You’ve read all about the aero bikes being raced in this year’s Tour de France, bikes that are ideal for sprints and breakaways. As the race heads towards the mountains it’ll be the turn of the lightweight bikes to come to the fore, so here are some of the most interesting.
Trek launched the Emonda to fill the gap vacated by the Madone as that model gained even more aerodynamically shaped tube profiles. Now in its second generation, the Emonda has a claimed frame weight of just 640g, but the team is using the Emonda Disc which tips the scales to a claimed 665g.
Such a light frame bodes well for a bike that is very close, if not on the UCI weight limit. The frames are decked out with SRAM Red eTap AXS this season with a full suite of Bontrager parts.
The Tarmac Disc the favoured choice of Bora-Hansgrohe by those riders with GC hopes or at least stage wins in the mountains. The Tarmac is Specialized’s lightest offering, with this 6th generation mode coming in with a claimed 800g for the disc version, and 733g with rim brakes.
Specialized will sell you a top-end Tarmac Disc with a power meter weighing 6.6kg, so it’s likely the team bikes are bang on the UCI weight limit.
Cannondale’s completely redesigned SuperSix Evo comes in at a claimed 866g for a 56cm disc frame. With all the Dura-Ace Di2, FSA and Vision parts of the team bikes, that’s good enough for a 6.66kg weight, judging by this widely shared photo posted by the team on social media recently.
The rim brake bike will be lighter and it’s interesting that the riders get to choose which brakes they use, discs or rim brakes.
Swiss brand BMC has been constantly tweaking its Teammachine SLR01 over the years, and the latest model introduced last year made it the lightest yet. A claimed 815g for the disc frame makes it pretty light, and it’s just 25g heavier than the rim brake frame.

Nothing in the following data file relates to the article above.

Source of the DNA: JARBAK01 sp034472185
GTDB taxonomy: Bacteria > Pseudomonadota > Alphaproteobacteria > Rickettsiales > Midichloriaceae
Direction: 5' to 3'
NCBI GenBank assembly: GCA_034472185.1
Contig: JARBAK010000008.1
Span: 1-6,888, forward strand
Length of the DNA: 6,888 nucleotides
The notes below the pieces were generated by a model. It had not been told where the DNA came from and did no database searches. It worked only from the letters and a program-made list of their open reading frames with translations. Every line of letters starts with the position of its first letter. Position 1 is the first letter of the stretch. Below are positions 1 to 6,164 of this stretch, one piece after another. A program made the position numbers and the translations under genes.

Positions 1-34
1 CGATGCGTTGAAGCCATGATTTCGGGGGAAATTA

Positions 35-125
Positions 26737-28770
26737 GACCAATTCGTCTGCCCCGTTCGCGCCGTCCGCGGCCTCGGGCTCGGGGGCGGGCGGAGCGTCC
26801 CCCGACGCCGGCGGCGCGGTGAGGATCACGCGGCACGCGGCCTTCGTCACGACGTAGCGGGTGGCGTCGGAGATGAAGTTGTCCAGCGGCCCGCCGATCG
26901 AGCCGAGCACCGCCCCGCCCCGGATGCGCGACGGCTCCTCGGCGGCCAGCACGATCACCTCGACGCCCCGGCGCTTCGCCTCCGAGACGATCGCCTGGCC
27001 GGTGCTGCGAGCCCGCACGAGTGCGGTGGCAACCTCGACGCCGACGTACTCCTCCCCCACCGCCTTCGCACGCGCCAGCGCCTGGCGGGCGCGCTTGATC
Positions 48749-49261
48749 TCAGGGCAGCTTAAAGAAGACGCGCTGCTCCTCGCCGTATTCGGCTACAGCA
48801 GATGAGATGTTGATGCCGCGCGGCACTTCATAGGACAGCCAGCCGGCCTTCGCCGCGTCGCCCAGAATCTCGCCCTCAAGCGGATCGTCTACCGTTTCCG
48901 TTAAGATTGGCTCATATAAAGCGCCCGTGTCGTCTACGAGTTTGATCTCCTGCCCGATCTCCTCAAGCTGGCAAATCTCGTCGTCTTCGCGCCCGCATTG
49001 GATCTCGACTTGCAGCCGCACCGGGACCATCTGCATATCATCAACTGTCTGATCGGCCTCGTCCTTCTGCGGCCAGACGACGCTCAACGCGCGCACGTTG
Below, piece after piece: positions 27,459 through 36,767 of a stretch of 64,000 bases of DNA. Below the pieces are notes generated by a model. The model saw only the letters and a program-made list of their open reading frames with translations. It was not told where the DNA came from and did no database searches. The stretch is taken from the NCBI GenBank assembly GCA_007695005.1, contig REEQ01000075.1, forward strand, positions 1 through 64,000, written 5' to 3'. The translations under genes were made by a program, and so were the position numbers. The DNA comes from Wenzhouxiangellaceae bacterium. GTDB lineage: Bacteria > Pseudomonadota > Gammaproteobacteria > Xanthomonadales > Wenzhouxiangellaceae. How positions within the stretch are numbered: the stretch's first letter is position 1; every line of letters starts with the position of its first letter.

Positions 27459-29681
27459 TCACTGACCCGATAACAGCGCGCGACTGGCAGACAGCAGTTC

The Dimension-Data team are all on disc brakes this season with Shimano Dura-Ace Di2 gears and brakes, Enve wheels with rim depth to suit the course and Rotor aluminium cranks.
To help shed a bit more weight, some of the Dimension-Data team bikes had a special paint finish that apparently saved up to 200g. It’s basically a thinner coat of paint, to the point that you can see the carbon weave in places.
This team have a choice of Colnago models to ride, but there were no C64 bikes to be spotted at the team truck before the race. Dan Martin has instead been racing the V2-r, introduced in 2017 with a sort of semi-aero frame design that also leans on weight waving. Claimed frame weight is 835g.
Aside from clear weight-saving measures, the V2-r packs some neat aero features into the frame that Dan Martin will surely appreciate. The main tube profiles are truncated shapes, all cables are internal, there is an aero seat post and internal seat clamp, and there are direct mount brakes.
Another team that has fully embraced disc brakes, this is Alex Dowsett’s Ultimate CF SLX Disc. Canyon claims a size medium frame weight of 820g which is about 70g heavier than the rim brake version.
Dowsett has got a brand new SRAM Red eTap AXS groupset to help keep the weight down, and he started the race on Zipp’s NSW 454 wheels. He might switch to shallower carbon wheels in the mountains.
Like Alpecin-Katusha, Movistar is sponsored by Canyon. With most of the team a powerhouse of climbing talent, the Ultimate CF SLX was the main bike of choice. The Aeroad isn’t a very popular model with this team, they clearly prefer weight over aero.
Keeping the weight down is Campagnolo Super Record EPS 12-speed groupset. Some of the team were using Canyon's carbon H36 Aerocockpit, a one-piece design, some other riders opting for regular two-piece setups.